Farm News & Views for the week of October 2, 2023
Since the U.S. House and Senate have kicked the government funding can down the road for the next six or seven weeks, maybe both branches of congress will have time to finish crafting a new farm bill before the end of this year, but even though the House and Senate Agriculture committees have been working over the past year to get input on the new farm bill, with dozens of hearings, field hearings, listening sessions, and staff meetings, neither the house or senate have put forward legislation at the committee level, and staff members say they’re still divided on some of the big-ticket items in the bill. The reason that the 2023 Bill is taking so long to get crafted is that there were 12 titles or chapters in the 2018 Bill, which authorized spending $428 billion over its 5-year lifespan. But nutrition programs, often called food stamps, and other programs that provide nutrition for disadvantaged folks, accounted for over about 75% of the total cost, which leaves a lot of room for wrangling over who should or should not be eligible to get some of the bucks with the 2023 Bill. The Congressional Budget Office estimates that the tab for the 2023 Bill may be over one and a half trillion dollars over ten years, with farm programs costing $375 billion, while the remaining 1.1 trillion dollars will go to funding supplemental nutrition programs. Republican and Democratic staff from both the House and Senate say that both sides want to find a bill that will support farms and farmers, but there is still significant disagreement about major programs, including the “safety net” of payments to farmers, crop insurance, and conservation programs. These issues may take a lot of time to work out considering that level of discord between some House Republicans members and the normal wrangling the goes on between Republican and Democratic members of the House.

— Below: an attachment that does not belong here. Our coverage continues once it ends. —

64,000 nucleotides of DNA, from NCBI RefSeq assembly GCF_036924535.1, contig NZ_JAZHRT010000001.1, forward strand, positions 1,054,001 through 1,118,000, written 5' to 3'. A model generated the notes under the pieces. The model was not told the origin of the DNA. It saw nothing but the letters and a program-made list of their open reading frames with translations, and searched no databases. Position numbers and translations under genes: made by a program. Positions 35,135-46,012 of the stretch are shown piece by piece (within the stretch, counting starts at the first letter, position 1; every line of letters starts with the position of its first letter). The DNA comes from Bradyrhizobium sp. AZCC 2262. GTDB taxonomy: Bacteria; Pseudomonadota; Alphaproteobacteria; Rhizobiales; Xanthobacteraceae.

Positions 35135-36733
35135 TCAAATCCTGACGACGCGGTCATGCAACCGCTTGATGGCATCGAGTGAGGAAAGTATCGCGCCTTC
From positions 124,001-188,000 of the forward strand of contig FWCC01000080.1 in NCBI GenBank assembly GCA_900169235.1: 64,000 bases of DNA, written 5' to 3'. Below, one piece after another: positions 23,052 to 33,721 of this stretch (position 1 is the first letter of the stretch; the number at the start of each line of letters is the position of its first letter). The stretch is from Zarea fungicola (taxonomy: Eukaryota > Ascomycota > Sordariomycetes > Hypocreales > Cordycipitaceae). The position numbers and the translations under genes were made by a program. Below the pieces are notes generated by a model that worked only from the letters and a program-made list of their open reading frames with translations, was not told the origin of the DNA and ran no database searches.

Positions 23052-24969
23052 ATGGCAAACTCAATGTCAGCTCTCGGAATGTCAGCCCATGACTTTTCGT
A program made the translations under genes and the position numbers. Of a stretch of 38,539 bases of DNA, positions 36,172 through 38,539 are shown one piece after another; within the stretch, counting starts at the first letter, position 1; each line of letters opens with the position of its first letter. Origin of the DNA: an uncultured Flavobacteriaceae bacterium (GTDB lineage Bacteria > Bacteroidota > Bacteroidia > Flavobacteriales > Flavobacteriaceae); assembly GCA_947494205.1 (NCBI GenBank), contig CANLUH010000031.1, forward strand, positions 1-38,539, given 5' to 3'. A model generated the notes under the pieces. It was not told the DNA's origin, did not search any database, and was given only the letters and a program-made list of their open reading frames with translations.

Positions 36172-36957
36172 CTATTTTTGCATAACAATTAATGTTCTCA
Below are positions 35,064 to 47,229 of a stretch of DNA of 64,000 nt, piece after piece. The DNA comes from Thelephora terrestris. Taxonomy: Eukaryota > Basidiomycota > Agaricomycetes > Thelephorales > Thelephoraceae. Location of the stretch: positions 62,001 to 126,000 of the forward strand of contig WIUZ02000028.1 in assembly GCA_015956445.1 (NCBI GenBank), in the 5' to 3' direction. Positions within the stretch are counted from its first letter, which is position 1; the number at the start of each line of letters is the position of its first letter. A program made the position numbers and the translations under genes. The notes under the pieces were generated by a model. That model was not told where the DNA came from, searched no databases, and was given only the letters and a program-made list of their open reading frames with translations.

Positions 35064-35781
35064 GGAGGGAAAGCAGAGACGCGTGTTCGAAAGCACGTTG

While the agricultural economy has been good lately, the September Ag Economists Monthly Monitor points out some potential stumbling blocks for the U.S. agricultural sector in the future. They include lower commodity prices, concerns about demand for some commodities and a negative outlook for China’s economy. but Pat Westhoff, director of the Food and Agricultural Policy Research Institute at the University of Missouri is concerned about lower prices for some of the major commodities, such as corn, higher interest rates and a general negative outlook about the future of demand for U.S. agricultural products due to declining agricultural exports as a result of increased competition from South America. On the positive side the Monitor points to a shrinking cattle herd that may improve profitability for cattle producers and smaller U.S. corn and soybean crops.